The Canadian government is failing endangered species

The gap between what Canada says - and what it actually does - for conservation continues to widen, and it is wildlife who pays the price.

In the past two weeks, the government of Canada has come under fire several times over its complete lack of effort when it comes to the protection of endangered species. The gap between what Canada says - and what it actually does - for conservation continues to widen, and it is wildlife who pays the price.

Earlier this year, IFAW Canada learned that a $3 million dollar trade in endangered whale meat was taking right place under our noses.  When Opposition Trade Critic Don Davies took the Harper government to task over it earlier this month, Trade Minister Ed Fast had no response other than to say, somewhat unconvincingly, that “we stand up for the protection of endangered species.”

But that was just the beginning.  IFAW then brought to light that Canada is also neglecting to fulfill our obligations to other endangered species in trade under the Convention on International Trade in Endangered Species (CITES). 

CITES is an international conservation agreement with the fundamental goal of ensuring that global commercial trade in wild animals and plants does not threaten their survival. Roughly 36,000 species of animals and plants are protected against over-exploitation by CITES. Almost every country on earth is a signatory to this Treaty, and Canada was one of the first to join.

In March 2013, 76 new species were added to Appendix I and Appendix II of CITES.  Countries who are signatories to the convention are expected to amend their domestic legislation within 90 days, to give these species the protection they need within their borders. 

Canada has not only missed the 90 day deadline, we have failed to update our legislation for over 20 months - and have taken the unprecedented and unusual move of placing reservations on all 76 species that were added at the last CITES meeting.

Placing a reservation on a species signifies that a party does not accept the decision made by CITES, and is essentially a sign that they will not participate in protection for those particular species through CITES. 

This action defies logical explanation and raises serious questions about our commitment to CITES - and to protecting plants and animals - before they are gone forever.

But it gets worse. Canada is failing endangered species in our own backyard, too. A damning new scientific analysis by Canadian scientists shows that attempts to protect endangered species here at home are almost totally ineffective.  According to the study, 86% of species assessed multiple times since 1977 either stayed at the same risk level or deteriorated over time. The authors found that the status of species at-risk in Canada rarely improved, with only 5.7% of those assessed recovering to a “not at risk” status.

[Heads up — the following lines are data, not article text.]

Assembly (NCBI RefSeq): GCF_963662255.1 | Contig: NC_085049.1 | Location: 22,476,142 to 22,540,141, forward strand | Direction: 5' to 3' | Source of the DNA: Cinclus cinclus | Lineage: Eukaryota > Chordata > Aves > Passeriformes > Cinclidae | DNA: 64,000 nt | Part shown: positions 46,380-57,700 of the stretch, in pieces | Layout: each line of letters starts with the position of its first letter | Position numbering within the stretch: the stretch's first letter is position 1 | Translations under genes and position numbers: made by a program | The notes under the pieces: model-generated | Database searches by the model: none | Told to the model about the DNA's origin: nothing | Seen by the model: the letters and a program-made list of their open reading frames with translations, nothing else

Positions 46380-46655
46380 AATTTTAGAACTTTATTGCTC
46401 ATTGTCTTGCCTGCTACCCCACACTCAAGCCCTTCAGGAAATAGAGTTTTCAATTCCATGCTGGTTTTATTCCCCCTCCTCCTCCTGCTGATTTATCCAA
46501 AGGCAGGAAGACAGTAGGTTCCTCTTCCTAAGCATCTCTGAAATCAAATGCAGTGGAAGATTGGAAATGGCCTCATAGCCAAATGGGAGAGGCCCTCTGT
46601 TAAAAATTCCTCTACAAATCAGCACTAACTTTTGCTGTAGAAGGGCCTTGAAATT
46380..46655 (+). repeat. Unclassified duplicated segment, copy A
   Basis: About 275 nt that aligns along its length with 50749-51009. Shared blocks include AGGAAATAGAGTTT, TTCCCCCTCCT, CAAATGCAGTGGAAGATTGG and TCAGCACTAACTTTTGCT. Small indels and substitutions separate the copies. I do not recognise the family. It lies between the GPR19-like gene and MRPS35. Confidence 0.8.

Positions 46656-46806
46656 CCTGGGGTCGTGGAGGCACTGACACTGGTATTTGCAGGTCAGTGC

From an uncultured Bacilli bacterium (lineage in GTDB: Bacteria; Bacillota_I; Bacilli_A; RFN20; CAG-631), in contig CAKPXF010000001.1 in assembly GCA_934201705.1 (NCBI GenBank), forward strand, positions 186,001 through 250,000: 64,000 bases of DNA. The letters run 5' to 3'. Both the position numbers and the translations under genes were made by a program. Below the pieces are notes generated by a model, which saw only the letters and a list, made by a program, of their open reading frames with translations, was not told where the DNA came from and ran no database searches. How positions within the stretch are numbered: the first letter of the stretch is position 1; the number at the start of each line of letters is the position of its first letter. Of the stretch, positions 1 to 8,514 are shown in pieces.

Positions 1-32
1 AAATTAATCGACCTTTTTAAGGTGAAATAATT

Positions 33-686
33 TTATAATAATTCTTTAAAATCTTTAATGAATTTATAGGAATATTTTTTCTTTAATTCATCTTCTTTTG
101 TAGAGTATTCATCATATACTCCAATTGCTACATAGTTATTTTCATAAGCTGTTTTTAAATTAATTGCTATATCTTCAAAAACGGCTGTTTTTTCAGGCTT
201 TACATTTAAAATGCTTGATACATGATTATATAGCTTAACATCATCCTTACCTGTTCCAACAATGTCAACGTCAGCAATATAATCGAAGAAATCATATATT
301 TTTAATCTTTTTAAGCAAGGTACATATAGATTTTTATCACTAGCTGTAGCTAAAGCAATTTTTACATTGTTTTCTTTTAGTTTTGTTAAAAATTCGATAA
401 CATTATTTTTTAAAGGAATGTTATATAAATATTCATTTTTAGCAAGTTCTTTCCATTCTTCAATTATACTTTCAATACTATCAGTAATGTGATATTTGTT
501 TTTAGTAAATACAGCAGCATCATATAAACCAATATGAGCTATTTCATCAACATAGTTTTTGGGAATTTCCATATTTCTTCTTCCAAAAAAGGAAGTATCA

A few days later, scientists reiterated concerns raised over a year ago that Environment Canada was still taking far too long to list species deemed at risk.  In fact, the process for listing species now appears to have stopped completely, with none of the 67 species recommended for listing under the Species at Risk Act since January 2011 given the additional protection they need.

Any discussion of endangered species in Canada would be incomplete without mention of polar bears, and our government’s inaction on protecting this species might come as a shock.  

A new study by researchers at the University of Alberta predicts that if greenhouse gas emissions continue to rise, by the end of the century even the most remote areas of the high north will not be able to support a viable population of polar bears and more southern populations, like that in James Bay, may not even be worth trying to save.  World renowned Canadian polar bear researcher Andrew Derocher warns that Canada is doing so little research in the Arctic, that any changes in the High Arctic bear populations will not be detected until it’s too late to take any action.

Ironically, this is all making the news whilst Minister Aglukkaq is leading the Canadian delegation to the United Nations Conference on Climate Change in Lima, Peru. In her country address, Minister Aglukkaq said, “Canada is a country that has always done its part.” Sadly, this no longer seems to be true. We need to hold the government to account, so that words like this are not meaningless.


Send a letter to your MP, ask them to take action for endangered species.

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Azzedine Downes,IFAW President and CEO
President and Chief Executive Officer
Beth Allgood, Country Director, United States
Country Director, United States
Cynthia Milburn, Director, Animal Welfare Outreach & Education
Senior Advisor, Policy Development
Dr. Maria (Masha) N. Vorontsova, Senior Advisor to the IFAW Marine Conservation
Senior Advisor to the IFAW Marine Conservation Program
Faye Cuevas, Esq.
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Grace Ge Gabriel, Regional Director, Asia
Regional Director, Asia
Jason Bell, Vice President for Conservation and Animal Welfare
Vice President for Conservation and Animal Welfare
Matt Collis, Director, International Policy
Director, International Policy
Patrick Ramage, Program Director, Whales
Program Director, Marine Conservation
Sonja Van Tichelen, Vice President of International Operations
Vice President of International Operations
Staci McLennan, Director, EU Office
Director, EU Office
Tania McCrea-Steele, Project Lead, Global Wildlife Cybercrime
Project Lead, Global Wildlife Cybercrime